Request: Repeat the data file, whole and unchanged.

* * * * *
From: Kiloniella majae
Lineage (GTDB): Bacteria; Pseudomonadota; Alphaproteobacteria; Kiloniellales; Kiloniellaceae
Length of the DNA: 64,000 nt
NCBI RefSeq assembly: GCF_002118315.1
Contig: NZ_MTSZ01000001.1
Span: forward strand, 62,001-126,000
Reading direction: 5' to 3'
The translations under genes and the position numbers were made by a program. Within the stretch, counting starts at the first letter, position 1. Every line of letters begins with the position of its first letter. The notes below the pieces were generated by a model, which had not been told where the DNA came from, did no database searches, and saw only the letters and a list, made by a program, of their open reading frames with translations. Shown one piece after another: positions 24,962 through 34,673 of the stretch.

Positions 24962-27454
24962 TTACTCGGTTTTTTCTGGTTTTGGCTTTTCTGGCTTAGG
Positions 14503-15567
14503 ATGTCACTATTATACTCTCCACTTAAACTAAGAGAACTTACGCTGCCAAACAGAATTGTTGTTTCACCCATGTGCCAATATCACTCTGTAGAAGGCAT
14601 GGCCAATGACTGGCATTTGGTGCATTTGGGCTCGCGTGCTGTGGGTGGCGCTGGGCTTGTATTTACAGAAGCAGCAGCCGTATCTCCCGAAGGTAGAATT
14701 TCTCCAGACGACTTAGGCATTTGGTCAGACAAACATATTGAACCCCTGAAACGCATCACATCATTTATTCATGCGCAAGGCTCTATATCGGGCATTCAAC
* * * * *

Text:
From: Kiloniella majae
Lineage (GTDB): Bacteria; Pseudomonadota; Alphaproteobacteria; Kiloniellales; Kiloniellaceae
Length of the DNA: 64,000 nt
NCBI RefSeq assembly: GCF_002118315.1
Contig: NZ_MTSZ01000001.1
Span: forward strand, 62,001-126,000
Reading direction: 5' to 3'
The translations under genes and the position numbers were made by a program. Within the stretch, counting starts at the first letter, position 1. Every line of letters begins with the position of its first letter. The notes below the pieces were generated by a model, which had not been told where the DNA came from, did no database searches, and saw only the letters and a list, made by a program, of their open reading frames with translations. Shown one piece after another: positions 24,962 through 34,673 of the stretch.

Positions 24962-27454
24962 TTACTCGGTTTTTTCTGGTTTTGGCTTTTCTGGCTTAGG
Positions 14503-15567
14503 ATGTCACTATTATACTCTCCACTTAAACTAAGAGAACTTACGCTGCCAAACAGAATTGTTGTTTCACCCATGTGCCAATATCACTCTGTAGAAGGCAT
14601 GGCCAATGACTGGCATTTGGTGCATTTGGGCTCGCGTGCTGTGGGTGGCGCTGGGCTTGTATTTACAGAAGCAGCAGCCGTATCTCCCGAAGGTAGAATT
14701 TCTCCAGACGACTTAGGCATTTGGTCAGACAAACATATTGAACCCCTGAAACGCATCACATCATTTATTCATGCGCAAGGCTCTATATCGGGCATTCAAC